to five years. Therefore, the exemp tion for an emergency really is
a tactic to mollify those who m a y object to the moratoria on
national security grounds. Similarly a provision allowing drilling
of three test wells in 1992 does not change the fundamental fact
that the new moratorium would prevent the development of most of
California's OCS until well i nto the next century This The most
puzzling aspect of the preliminary agreement is I that it seemed to
circumvent the carefully designed process by which the current
federal offshore leasing policy was developed.
More than 5,000 pages of testimony and coun tless hours of con-
challenges. It is among the most thoroughly debated and considered
policy documents ever issued by the federal government To reverse
its conclusions after a brief consultation with a handful of
Congressmen from only one of the affected states is reckless.
It invites massive litigation and dispute sultations preceded its
adoption It has survived numerous court I The agreement would
become final if it were to be approved by Interior Secretary Hodel
this month. The Department of the Interi or held field hearings in
California during August to gather more information on the matter,
and as a consequence, the Interior Department has suggested that
the acreage made available for lease under the current proposal be
replaced with other tracts, wh ich are believed to hold greater
prospect of support.
Still even this modification falls far short of what is needed a
return to the successful Reagan policy of relying on market forces
to encourage domestic energy development.
CONCLUSION The development of the nation's offshore oil and gas
resources must remain a major objective of domestic energy policy.
Even 8 today, the Outer Continental Shelf reserves contribute 11
percent of the oil and 25 percent of the natural gas produced in
the U.S More importan t, as much as 59 percent of future oil, and
36 percent OF future gas, discoveries are expected to occur on the
Outer Continental Shelf It is a resource the nation can ill afford
To develop offshore oil and gas, the p.ace of the five-year leasing
program must be quickened. Successive congressional moratoria have
hindered OCS development and locked up more than 50 million acres
of prime offshore tracts. These moratoria not only hav e prevented
development, but have lost valuable time to reduce America's
dependency on imported oil In moving to accelerate the offshore
leasing schedule, the federal government should advise the public
of the facts regarding the environmental consequences of offshore
Numerous studies, including those by the National Academy of
Sciences, indicate almost no damage from offshore drilling.
Today the U.S. is falling behind other nations in development of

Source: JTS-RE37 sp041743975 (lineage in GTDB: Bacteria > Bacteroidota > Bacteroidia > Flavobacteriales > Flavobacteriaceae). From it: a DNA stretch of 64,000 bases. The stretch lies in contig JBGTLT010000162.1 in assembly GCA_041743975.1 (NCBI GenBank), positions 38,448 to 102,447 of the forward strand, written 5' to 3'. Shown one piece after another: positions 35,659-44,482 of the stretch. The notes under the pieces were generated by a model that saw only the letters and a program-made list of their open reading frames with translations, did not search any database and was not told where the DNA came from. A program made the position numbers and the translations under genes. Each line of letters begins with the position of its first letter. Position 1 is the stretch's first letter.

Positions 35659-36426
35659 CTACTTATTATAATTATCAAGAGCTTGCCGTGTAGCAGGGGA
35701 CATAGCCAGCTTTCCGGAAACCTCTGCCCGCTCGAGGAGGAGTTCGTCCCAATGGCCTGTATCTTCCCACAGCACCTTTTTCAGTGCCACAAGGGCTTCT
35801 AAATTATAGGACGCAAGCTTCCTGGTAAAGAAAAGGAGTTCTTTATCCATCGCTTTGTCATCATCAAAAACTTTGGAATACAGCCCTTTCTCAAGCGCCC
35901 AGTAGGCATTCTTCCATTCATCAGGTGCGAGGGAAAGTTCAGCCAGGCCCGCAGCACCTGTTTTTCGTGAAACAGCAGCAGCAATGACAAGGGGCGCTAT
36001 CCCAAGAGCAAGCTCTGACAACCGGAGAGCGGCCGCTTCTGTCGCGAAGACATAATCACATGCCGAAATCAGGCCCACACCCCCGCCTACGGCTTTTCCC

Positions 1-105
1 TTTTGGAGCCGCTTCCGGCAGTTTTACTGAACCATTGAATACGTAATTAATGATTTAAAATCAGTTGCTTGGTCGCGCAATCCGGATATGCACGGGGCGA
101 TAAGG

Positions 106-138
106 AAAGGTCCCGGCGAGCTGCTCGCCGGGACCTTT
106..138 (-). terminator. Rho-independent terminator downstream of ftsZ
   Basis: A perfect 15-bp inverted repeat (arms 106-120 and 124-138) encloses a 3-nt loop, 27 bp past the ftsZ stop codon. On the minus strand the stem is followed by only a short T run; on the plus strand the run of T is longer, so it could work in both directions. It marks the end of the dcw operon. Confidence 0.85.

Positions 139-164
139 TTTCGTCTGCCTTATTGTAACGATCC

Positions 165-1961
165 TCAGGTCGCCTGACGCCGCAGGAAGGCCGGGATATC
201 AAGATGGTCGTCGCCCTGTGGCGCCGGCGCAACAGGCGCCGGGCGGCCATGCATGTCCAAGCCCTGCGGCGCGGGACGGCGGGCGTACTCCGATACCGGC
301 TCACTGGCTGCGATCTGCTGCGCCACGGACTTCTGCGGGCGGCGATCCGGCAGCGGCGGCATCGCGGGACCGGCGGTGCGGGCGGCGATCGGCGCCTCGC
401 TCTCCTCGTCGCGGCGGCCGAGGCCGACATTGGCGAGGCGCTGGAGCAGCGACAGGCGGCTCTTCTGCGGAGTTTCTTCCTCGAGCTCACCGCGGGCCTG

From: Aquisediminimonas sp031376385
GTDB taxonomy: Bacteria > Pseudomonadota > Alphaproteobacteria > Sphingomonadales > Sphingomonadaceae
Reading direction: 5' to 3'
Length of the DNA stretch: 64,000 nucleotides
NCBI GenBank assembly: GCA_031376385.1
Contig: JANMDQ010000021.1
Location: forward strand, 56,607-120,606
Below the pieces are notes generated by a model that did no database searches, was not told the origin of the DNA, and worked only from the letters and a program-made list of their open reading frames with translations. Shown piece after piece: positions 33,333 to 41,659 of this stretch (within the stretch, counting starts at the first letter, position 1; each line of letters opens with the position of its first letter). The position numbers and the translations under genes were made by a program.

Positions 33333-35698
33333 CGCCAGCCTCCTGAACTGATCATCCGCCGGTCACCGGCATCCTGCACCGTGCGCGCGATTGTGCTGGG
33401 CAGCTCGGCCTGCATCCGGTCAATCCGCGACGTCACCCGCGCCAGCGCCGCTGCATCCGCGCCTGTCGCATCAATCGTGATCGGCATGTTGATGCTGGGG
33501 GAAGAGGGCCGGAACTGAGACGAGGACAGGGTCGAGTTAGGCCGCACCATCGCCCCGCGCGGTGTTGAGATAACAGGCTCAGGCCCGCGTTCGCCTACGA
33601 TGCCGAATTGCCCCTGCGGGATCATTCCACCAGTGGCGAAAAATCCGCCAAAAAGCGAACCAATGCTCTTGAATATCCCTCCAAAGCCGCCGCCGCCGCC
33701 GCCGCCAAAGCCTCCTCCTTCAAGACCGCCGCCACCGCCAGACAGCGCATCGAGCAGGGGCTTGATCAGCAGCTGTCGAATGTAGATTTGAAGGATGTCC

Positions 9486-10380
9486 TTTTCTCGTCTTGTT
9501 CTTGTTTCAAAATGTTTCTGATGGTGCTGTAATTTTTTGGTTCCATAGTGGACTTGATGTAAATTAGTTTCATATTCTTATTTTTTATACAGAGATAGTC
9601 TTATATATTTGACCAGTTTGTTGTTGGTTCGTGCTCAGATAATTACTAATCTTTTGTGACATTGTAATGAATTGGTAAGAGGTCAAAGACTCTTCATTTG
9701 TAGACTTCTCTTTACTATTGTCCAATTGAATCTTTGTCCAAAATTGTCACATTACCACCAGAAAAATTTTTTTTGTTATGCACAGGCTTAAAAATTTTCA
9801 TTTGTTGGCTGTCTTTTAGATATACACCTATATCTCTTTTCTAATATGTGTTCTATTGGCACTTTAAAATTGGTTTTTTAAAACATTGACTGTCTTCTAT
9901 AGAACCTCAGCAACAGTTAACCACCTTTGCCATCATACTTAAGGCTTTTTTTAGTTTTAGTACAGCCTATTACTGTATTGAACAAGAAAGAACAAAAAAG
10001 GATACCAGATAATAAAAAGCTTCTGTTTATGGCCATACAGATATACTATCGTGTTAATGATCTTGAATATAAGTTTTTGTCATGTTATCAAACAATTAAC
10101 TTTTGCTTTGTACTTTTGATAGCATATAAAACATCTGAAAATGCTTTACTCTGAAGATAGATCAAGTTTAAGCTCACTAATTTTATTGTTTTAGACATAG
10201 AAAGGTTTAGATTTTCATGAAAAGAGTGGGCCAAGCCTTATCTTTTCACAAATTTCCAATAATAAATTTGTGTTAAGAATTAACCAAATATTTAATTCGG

its offshore resources. Total U.S. offshore production has dropped
from a high of more than 615 million barrels of oil in 1971,to
436.5'million in 19
83. By comparison, the rest of the world nearly doubled its
offshore output during the same period from 2.4 billion barrels
annually to 4.5 billi on barrels. The share of world offshore
production accounted for by U.S. offshore production has decreased
from 21 percent of.the total to only 9 percent of the total.
Declining U.S. offshore production has been offset in large part by
oil imports from na tions that have followed a more aggres sive
offshore development policy. Example: two main sources of U.S. oil
imports are Britain's North Sea Field and Mexico's Gulf of Mexico
Campeche Trend. Similarly, new offshore fields in Asia are
providing increasin g amounts of oil to the U.S Oil imports already
account for nearly half of the U.S balance of trade deficit. The
increased outlays for foreign crude oil that will be necessary if
U.S. offshore resources are not developed can only make the U.S.
payments bal ance even grimmer.
The environmental consequences of a failure to capitalize on
America's domestic resources could be severe as well. While
offshore oil drilling accounts for only about 5/100ths of the
world's ocean pollution, spills from tankers and other ocean
transportation account for some 20 percent. This traffic, of
course, will increase as oil imports increase.
Foreclosing offshore oil development, moreover, would deny the
federal government a major source of revenue. From the inception of
the offsh ore leasing program through 1983, the federal treasury
has received 68 billion in bonus payments rentals and royalties
from offshore oil drilling operators. At a time when new revenue
sources are at a premium, arbitrarily eliminating such a
potentially lu c rative one makes no sense. 9 In sum, there appears
to be no line of argument--whether it concerns the environment,
national security, industrial capability or any thing else--raised
in opposition to the five-year offshore leasing schedule that has
any mer i t. To the contrary, the only action consistent with U.S.
national interests is acceleration of the schedule. While the U.S.
is enjoying a temporary respite from high oil prices and shortages,
this favorable situation can be sustained only by steps to ensu r e
that domestic resources are developed to their full potential. The
Reagan Administration made a good start in that direction when it
chose the path of area-wide leasing and an accelerated five-year
schedule. It is a path the Administration should contin ue to
Milton R. Copulos Senior Policy Analyst